back to article Trainer regrets giving straight answer to staffer's odd question

Monday morning can mean only one thing. No, not a general sense of foreboding – it’s Who, Me?, El Reg’s way of easing you into the week ahead with tales of other people’s mistakes. This week, “Giovanni” writes in to tell us about the time his candour had his bosses fizzing with rage. “In the early ‘90s – the era where Dot …

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So preventive maintenance..... pour the 7-up on before any colas get spilled on it.

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Not the same Giovani...

But I do recall some DMP printers screamed like a banshee, and some just made a sort of tired moan. It doesn't say what sort of printer it was.

In my view the 5mm paper square in the optical head positioning sensor was enough to deter the IT staffers though. They never had a clue what was broken and far less destructive than coke...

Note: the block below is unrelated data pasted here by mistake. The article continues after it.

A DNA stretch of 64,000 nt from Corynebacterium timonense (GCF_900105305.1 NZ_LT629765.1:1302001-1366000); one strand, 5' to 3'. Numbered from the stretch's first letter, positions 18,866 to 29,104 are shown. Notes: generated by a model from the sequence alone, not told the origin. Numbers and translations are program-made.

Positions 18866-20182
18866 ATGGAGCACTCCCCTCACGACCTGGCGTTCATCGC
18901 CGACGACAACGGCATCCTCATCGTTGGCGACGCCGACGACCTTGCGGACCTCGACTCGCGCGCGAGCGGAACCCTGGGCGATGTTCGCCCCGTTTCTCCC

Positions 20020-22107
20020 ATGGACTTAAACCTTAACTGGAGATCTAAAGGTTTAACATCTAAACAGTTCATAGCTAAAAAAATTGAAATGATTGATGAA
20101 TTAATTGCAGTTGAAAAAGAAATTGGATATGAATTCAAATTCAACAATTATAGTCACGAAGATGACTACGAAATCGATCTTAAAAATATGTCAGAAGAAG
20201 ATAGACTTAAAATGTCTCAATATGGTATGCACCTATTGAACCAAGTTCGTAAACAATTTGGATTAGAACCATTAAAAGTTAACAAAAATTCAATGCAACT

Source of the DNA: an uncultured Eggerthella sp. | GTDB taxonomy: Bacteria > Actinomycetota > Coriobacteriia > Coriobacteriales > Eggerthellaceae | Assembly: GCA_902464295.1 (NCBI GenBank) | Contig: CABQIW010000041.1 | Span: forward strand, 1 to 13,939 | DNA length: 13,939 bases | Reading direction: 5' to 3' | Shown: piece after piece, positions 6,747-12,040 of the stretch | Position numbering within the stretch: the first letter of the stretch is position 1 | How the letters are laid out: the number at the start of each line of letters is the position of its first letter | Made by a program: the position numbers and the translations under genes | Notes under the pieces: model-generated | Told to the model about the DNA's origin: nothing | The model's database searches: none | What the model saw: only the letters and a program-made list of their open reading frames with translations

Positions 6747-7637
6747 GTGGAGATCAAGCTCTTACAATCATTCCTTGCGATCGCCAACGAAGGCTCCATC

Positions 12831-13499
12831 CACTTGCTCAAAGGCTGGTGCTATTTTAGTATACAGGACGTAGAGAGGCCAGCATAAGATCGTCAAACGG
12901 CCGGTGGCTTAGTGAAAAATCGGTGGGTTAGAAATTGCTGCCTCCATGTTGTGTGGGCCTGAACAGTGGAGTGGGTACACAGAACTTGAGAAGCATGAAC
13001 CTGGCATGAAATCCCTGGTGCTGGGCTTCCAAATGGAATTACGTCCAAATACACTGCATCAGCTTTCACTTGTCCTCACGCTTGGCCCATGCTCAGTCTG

Although the sales team I worked with seemed to have in infinite amount of powdered coffee to fill up the gaps between keyboard keys.

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Another good one is ( or so I've heard...) is to slip a Desktop's power supply voltage input selector slider between 110v and 240v. Said power supply makes a resounding 'Zap!/Fizzle' as it goes. Once you've heard it once you'll remember to check what the site voltage supply if you're expect to have a 'mobile desktop'.

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Yup, that does it

When I ran my own company, a family friend asked me to price up a repair for a Packard Bell desktop, and put it on headed notepaper.